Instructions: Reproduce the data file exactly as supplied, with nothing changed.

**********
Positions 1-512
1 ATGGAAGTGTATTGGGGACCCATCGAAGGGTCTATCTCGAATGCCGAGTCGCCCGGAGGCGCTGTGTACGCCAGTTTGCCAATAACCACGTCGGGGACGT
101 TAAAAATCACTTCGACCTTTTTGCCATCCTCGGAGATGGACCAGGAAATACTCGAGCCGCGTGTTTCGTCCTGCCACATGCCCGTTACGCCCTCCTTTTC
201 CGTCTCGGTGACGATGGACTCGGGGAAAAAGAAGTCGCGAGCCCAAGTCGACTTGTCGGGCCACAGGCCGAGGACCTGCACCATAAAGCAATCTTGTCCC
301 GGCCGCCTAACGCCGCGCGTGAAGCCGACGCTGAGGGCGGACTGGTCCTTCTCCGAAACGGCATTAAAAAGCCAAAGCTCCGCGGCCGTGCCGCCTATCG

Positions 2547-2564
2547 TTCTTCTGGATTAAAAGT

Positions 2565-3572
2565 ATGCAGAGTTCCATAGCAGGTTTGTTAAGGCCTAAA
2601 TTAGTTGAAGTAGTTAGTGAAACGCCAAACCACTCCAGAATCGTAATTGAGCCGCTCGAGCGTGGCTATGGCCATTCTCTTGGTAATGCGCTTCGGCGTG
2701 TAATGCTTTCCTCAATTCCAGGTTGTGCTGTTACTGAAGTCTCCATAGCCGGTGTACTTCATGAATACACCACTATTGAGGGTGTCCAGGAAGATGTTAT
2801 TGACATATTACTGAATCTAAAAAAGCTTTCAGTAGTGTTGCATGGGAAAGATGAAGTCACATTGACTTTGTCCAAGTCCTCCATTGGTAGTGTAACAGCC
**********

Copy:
Positions 1-512
1 ATGGAAGTGTATTGGGGACCCATCGAAGGGTCTATCTCGAATGCCGAGTCGCCCGGAGGCGCTGTGTACGCCAGTTTGCCAATAACCACGTCGGGGACGT
101 TAAAAATCACTTCGACCTTTTTGCCATCCTCGGAGATGGACCAGGAAATACTCGAGCCGCGTGTTTCGTCCTGCCACATGCCCGTTACGCCCTCCTTTTC
201 CGTCTCGGTGACGATGGACTCGGGGAAAAAGAAGTCGCGAGCCCAAGTCGACTTGTCGGGCCACAGGCCGAGGACCTGCACCATAAAGCAATCTTGTCCC
301 GGCCGCCTAACGCCGCGCGTGAAGCCGACGCTGAGGGCGGACTGGTCCTTCTCCGAAACGGCATTAAAAAGCCAAAGCTCCGCGGCCGTGCCGCCTATCG

Positions 2547-2564
2547 TTCTTCTGGATTAAAAGT

Positions 2565-3572
2565 ATGCAGAGTTCCATAGCAGGTTTGTTAAGGCCTAAA
2601 TTAGTTGAAGTAGTTAGTGAAACGCCAAACCACTCCAGAATCGTAATTGAGCCGCTCGAGCGTGGCTATGGCCATTCTCTTGGTAATGCGCTTCGGCGTG
2701 TAATGCTTTCCTCAATTCCAGGTTGTGCTGTTACTGAAGTCTCCATAGCCGGTGTACTTCATGAATACACCACTATTGAGGGTGTCCAGGAAGATGTTAT
2801 TGACATATTACTGAATCTAAAAAAGCTTTCAGTAGTGTTGCATGGGAAAGATGAAGTCACATTGACTTTGTCCAAGTCCTCCATTGGTAGTGTAACAGCC